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Highland League: Fort William take training sessions online during football’s shutdown

Claggan Park, home of Fort William.
Claggan Park, home of Fort William.

Fort William have moved their training sessions online in a bid to keep players’ spirits up during the Highland League break.

Manager Ashley Hollyer and his coaching staff will lead the sessions over Zoom, to keep the squad engaged with one another but also to keep them prepared for when the season may resume.

Hollyer has players based in Inverness and Fort William and prior to the latest round of restrictions, had been holding separate training sessions during the week for the two groups.

However, with the Highland League on pause for at least the next three weeks while Scotland is under level four restrictions, Hollyer has had to think outside the box.

He said: “It’s about trying to keep them together and keep spirits up. It’s not easy when you’re locked down in your houses and can’t go out for exercise more than once a day.

“Rather than travelling to do anything, it’s limited to your own household but we’re doing the session together.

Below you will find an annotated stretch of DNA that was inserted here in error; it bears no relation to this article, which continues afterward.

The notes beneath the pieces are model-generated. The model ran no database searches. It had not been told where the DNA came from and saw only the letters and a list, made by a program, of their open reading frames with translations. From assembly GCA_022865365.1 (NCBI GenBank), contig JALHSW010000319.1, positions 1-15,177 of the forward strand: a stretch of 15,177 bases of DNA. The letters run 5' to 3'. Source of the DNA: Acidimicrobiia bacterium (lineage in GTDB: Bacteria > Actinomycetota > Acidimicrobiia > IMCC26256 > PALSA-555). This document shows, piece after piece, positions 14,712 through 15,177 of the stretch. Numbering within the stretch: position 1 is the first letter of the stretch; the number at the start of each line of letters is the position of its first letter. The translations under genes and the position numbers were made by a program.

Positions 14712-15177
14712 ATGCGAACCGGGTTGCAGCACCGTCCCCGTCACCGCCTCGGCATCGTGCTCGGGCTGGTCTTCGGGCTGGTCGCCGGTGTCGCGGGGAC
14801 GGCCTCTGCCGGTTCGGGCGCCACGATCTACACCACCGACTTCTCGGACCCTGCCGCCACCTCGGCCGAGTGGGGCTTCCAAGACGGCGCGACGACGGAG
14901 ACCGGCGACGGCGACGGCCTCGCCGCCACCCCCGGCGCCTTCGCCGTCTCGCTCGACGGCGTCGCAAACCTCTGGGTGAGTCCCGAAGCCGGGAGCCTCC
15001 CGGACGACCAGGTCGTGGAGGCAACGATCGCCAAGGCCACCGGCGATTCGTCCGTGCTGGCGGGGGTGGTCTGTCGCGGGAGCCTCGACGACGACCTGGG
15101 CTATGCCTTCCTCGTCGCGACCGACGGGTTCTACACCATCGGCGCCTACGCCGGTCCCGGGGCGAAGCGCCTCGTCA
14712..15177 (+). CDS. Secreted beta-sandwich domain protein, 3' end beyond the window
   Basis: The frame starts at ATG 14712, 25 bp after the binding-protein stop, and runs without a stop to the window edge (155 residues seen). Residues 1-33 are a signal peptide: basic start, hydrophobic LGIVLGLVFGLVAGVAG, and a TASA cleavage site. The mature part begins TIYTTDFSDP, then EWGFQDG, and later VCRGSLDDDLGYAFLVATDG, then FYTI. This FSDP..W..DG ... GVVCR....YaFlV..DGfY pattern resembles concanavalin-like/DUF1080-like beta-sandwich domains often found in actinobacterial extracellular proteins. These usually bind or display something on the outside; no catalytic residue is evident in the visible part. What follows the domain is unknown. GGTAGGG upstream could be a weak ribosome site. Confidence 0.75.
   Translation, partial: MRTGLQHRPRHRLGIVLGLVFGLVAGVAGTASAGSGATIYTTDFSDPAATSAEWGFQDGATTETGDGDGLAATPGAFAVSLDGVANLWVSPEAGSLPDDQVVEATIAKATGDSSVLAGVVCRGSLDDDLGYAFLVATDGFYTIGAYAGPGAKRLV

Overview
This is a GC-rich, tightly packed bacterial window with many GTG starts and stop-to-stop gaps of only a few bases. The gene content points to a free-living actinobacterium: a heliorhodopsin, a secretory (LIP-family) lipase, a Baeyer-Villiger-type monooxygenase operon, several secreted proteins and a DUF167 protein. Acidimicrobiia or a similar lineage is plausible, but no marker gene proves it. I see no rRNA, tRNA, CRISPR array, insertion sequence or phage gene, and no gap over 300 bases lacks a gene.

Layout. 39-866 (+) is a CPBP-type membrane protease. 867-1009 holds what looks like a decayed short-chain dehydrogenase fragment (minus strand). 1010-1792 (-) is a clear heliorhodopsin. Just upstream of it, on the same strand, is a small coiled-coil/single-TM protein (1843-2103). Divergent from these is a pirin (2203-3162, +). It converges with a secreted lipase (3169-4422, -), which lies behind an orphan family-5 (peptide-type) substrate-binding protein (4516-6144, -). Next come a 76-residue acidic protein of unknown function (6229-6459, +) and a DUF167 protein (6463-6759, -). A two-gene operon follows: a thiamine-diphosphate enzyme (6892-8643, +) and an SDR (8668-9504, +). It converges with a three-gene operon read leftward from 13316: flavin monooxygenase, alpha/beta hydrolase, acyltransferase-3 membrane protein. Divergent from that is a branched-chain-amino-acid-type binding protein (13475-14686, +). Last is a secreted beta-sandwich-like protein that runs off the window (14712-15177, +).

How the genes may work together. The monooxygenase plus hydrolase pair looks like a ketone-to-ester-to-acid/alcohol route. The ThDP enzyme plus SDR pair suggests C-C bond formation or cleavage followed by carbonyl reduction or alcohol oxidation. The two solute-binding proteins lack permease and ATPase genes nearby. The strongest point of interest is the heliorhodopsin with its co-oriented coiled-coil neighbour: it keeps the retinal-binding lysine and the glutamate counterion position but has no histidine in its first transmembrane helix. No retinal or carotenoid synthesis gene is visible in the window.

Fort William boss Ashley Hollyer.

“Everyone has their own ideas. I’d never heard of Zoom until about six months ago, like everyone else. It gives them something to look forward to.”

Hollyer also stressed the mental health benefits of doing their training online, particularly for those players who may live alone.

He added: “Some people can’t see their family or friends, so it means they’re still getting that dialogue with their mates in the group chat, or doing these sessions once or twice a week. It keeps them together even though they’re not able to get together.”

The Fort manager used something similar during the last lockdown, using online quiz nights to get his players together while he was still in charge of Inverness amateur side NMM Sam’s.

The decision to shut down the Scottish football season below the Championship is one Hollyer, who took over at Claggan Park in October, is wholly behind.

He added: “Without a doubt, it’s the right decision. Especially when it’s up here and getting worse, you need to look at the bigger picture – there’s more to life than football. People’s lives go in front of football.

“I think every club is in a similar situation with travelling. Every area has got cases and it’s a risk for everyone, especially for those with families or partners with underlying health conditions.”

Highland League secretary Rod Houston is optimistic the league can be completed despite the lay-off, which sees the postponement of all fixtures up to January 30. The league had already cut its fixture list in half this season – to 15 games – to give it a chance of finishing on time.

Fort had managed just one league game prior to the stoppage, a 10-0 defeat to Brora Rangers, while they also lost 5-1 to Keith in the Scottish Cup.

Hollyer added: “It’s the million dollar question. No-one really knows (if the season will finish). Hopefully we will be back playing.

“It’s going to be at least three weeks but no-one can predict what’s going to happen.”

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